Linux it up like 2008 with Wubi, which still exists
Wubi was Marmite back in the day. With Linux being pitched as an alternative to Windows, people weren’t particularly impressed with using Microsoft technology to boot up a virtual Linux installation. Alongside the genuine concern that a power outage would obliterate your Linux setup, Wubi faced a lot of criticism.
Wubi installed a full desktop Ubuntu installation inside a virtual hard drive on your Windows machine. Yep, you could literally install Ubuntu like a regular application, and boot into a full Ubuntu OS instead of Windows. Dual booting went from being a nightmarish partition juggle of your main drive, to a literal one-click install.
Wubi fell out of favour around 2012 as the Ubuntu installer made hard drive partitioning ridiculously easy, and virtualisation stopped tanking your PC. But the advent of UEFI pushed Ubuntu back from super easy installation, into needing some technical know-how to setup. A correct setup was also devoid of the Wubi problems such as power outage corruption and NTFS performance impacts.
With a reduced interest in Wubi, development stopped… Until now… Ish.
What does WubiUEFI do?
WubiUEFI installs a full Ubuntu flavour into a virtual hard drive, stored on your Windows machine. It then instructs Windows to add an entry to your bootloader to boot up the installation on this virtual drive.
Literally that simple.
What’s the Catch?
The hard drive you boot from is a virtual disk, which is being accessed via a Windows NTFS layer. This adds a small speed overhead that you will notice when WubiUEFI is installed to a hard drive, rather than an SSD. This also makes the system a lot more suceptible to data corruption in the event of a hard power off, like a power cut.
It can also be a pain to configure on a UEFI system with secure boot enabled, but not impossible to do.
Will WubiUEFI break Windows?
WubiUEFI depends on Windows so you can rest assured it absolutely will not break your Windows installation! Ubuntu is installed into a file, not a partition. In other words, this won’t fiddle around with how your system fundamentally works.
WubiUEFI will add an extra item to the Windows bootloader, so when you boot up your PC it will ask if you want to reboot into your Linux install instead of continuing into Windows.
Can I remove it easily?
Probably one of the best things about a WubiUEFI installation, yes! Removing WubiUEFI installations is done by simply popping open Programs in settings, and uninstalling Ubuntu! Job done.
If you want to do the reverse however, you may be out of luck. While it’s possible, it’s an incredibly long-winded and risky approach. It has be done before on older versions, but your mileage may vary. A full manual installation would be recommended if you wish to move away from Windows.
After some jiggery-pokery, my finished Wubi-installed Kubuntu.
What’s WubiUEFI good for?
WubiUEFI is absolutely fantastic for giving Ubuntu an extended trial without the lack of storage from running a LiveUSB. Even better for giving various different flavours a try, as you can dispose of the installation afterwards should you not like it.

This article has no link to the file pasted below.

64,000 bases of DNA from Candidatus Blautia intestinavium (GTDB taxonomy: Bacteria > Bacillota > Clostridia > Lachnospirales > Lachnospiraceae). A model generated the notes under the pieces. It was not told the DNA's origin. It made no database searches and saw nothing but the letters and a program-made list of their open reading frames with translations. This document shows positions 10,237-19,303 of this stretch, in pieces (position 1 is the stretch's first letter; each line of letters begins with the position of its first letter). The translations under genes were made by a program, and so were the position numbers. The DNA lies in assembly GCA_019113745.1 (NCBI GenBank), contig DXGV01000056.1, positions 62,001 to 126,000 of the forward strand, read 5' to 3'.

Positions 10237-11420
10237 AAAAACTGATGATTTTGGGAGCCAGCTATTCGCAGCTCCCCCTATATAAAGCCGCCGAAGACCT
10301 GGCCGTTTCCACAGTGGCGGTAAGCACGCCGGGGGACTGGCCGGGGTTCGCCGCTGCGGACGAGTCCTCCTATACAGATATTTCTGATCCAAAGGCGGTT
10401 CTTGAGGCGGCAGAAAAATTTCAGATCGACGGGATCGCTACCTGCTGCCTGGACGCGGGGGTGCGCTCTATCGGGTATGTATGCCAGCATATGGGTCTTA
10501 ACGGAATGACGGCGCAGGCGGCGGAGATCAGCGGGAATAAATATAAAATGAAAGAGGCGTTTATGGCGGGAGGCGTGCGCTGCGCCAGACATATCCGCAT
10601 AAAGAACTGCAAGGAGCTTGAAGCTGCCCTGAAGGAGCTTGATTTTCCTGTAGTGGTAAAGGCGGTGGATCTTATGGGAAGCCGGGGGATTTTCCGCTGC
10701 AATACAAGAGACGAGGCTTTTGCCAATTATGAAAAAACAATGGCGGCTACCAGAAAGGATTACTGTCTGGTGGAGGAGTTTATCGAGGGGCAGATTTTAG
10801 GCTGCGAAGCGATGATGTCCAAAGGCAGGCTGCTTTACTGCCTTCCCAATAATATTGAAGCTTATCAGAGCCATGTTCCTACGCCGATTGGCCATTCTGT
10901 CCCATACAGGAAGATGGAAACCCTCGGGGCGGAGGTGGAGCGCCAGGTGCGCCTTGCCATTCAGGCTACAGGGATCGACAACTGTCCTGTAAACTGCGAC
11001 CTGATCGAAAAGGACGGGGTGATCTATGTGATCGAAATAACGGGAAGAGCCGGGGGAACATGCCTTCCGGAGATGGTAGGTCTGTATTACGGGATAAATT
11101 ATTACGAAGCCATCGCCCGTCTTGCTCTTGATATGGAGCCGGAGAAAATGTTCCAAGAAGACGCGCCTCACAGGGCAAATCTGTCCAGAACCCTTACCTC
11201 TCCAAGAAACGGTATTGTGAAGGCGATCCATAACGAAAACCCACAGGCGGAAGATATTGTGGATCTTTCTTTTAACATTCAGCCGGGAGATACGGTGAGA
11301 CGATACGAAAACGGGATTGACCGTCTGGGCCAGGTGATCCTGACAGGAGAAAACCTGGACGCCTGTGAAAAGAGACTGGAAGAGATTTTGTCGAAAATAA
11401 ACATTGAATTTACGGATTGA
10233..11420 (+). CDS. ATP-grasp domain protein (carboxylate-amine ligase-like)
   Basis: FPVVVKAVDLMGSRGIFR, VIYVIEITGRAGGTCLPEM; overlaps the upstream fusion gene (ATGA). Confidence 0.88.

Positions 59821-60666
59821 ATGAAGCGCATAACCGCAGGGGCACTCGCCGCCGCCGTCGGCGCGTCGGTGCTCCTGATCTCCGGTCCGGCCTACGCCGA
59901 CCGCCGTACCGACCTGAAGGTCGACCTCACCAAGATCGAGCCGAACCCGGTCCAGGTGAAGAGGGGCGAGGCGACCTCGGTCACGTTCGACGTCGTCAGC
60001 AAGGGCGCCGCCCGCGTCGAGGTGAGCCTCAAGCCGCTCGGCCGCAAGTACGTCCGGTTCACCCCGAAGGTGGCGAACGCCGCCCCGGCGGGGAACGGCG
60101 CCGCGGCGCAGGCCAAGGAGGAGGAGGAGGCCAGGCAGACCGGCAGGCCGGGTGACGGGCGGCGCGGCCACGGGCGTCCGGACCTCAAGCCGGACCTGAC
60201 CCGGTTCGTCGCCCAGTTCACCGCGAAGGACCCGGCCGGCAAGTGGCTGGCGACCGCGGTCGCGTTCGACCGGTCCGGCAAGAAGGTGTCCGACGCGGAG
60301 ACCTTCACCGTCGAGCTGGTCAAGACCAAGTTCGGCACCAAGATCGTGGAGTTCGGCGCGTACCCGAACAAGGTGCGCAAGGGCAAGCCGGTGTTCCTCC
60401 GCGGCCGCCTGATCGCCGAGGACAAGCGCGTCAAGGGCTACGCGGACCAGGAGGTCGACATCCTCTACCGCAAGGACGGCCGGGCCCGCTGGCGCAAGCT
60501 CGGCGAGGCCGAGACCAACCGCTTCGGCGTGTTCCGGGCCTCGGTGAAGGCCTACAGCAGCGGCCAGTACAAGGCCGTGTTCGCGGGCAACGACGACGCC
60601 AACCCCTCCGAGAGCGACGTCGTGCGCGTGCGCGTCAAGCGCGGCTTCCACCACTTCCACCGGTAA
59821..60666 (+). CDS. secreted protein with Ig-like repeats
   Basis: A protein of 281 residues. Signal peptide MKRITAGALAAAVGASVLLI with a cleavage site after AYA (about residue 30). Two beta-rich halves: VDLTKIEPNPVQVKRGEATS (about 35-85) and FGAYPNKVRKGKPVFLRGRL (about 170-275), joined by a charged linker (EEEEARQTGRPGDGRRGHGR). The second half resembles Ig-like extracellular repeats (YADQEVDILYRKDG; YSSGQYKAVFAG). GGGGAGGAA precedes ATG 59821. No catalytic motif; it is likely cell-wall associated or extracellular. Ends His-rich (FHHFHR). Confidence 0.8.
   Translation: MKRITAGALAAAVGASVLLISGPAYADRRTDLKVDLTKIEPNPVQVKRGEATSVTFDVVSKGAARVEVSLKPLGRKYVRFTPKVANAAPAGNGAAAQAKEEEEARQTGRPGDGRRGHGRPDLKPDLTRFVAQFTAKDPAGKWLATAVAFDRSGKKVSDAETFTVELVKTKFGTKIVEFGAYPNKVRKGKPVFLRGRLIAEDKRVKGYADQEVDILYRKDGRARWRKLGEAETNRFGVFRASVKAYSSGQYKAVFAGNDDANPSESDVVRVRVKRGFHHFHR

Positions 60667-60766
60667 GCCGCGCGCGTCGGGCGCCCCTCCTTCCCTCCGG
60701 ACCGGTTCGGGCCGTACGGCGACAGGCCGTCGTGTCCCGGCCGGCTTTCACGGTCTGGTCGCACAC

Note that on a decent/fast machine, it may be more preferable to install Ubuntu in a virtual machine, as you will not have to leave Windows for this.
If you’re a person who tends to store all their important files aside from the main OS drive, and don’t mind the potential data loss from a power loss, this is a quick and easy way for you to install Ubuntu dual boot without having to mess up your partitioning.
And – lastly – because you can!
I’m convinced – How do I WubiUEFI up my PC?
Pop over to Hakuna-m’s GitHub page to find the WubiUEFI installer downloads.
A lot of work has been put into supporting a vast array of BIOS and distributions, but before continuing check out this FAQ entry to find out if you have secure boot enabled. If you do, you may want to read the wiki entry on working with secure boot as it may get technical and is not for the faint-hearted.
The links will take you to the release you desired. Download the .exe file from under Assets, and give it a run. Fill in the details of which distro you want, what size and where to store the files, the system will begin to download and prepare your Linux distribution.
If your connection is slow, you may get an error when setup begins. In which case the developer recommends pre-downloading the ISO from the flavour’s website, and keeping it in the same folder as the installer. In which case it’ll use that instead of downloading one.
If all goes well and you reboot, you may end up in the Linux system. Don’t panic! Windows hasn’t gone anywhere – first boot on EFI systems will load up Linux, and subsequent reboots will load Windows first.
Let the installation finish and you’ll now have the option of Windows or Ubuntu on your Windows/UEFI bootloader! Neat!
Bored of Linux? Pop open Uninstall programs and features, and remove Ubuntu. It’s that simple.
There’s no option for Ubuntu on reboot…
Some UEFI systems will handle the OS choice itself, which is especially true of store-bought machines, new motherboards and laptops. When you boot and the manufacturer logo appears, but before the rotating dots do, repeatedly press either Esc, Del, or F12. One combo will eventually boot you into a menu that will ask what you wish to start, with Ubuntu hopefully being an option.
I got a big ol’ Access Denied error
I’ll pass you over to their Wiki page which covers this in detail. Prepare to get technical.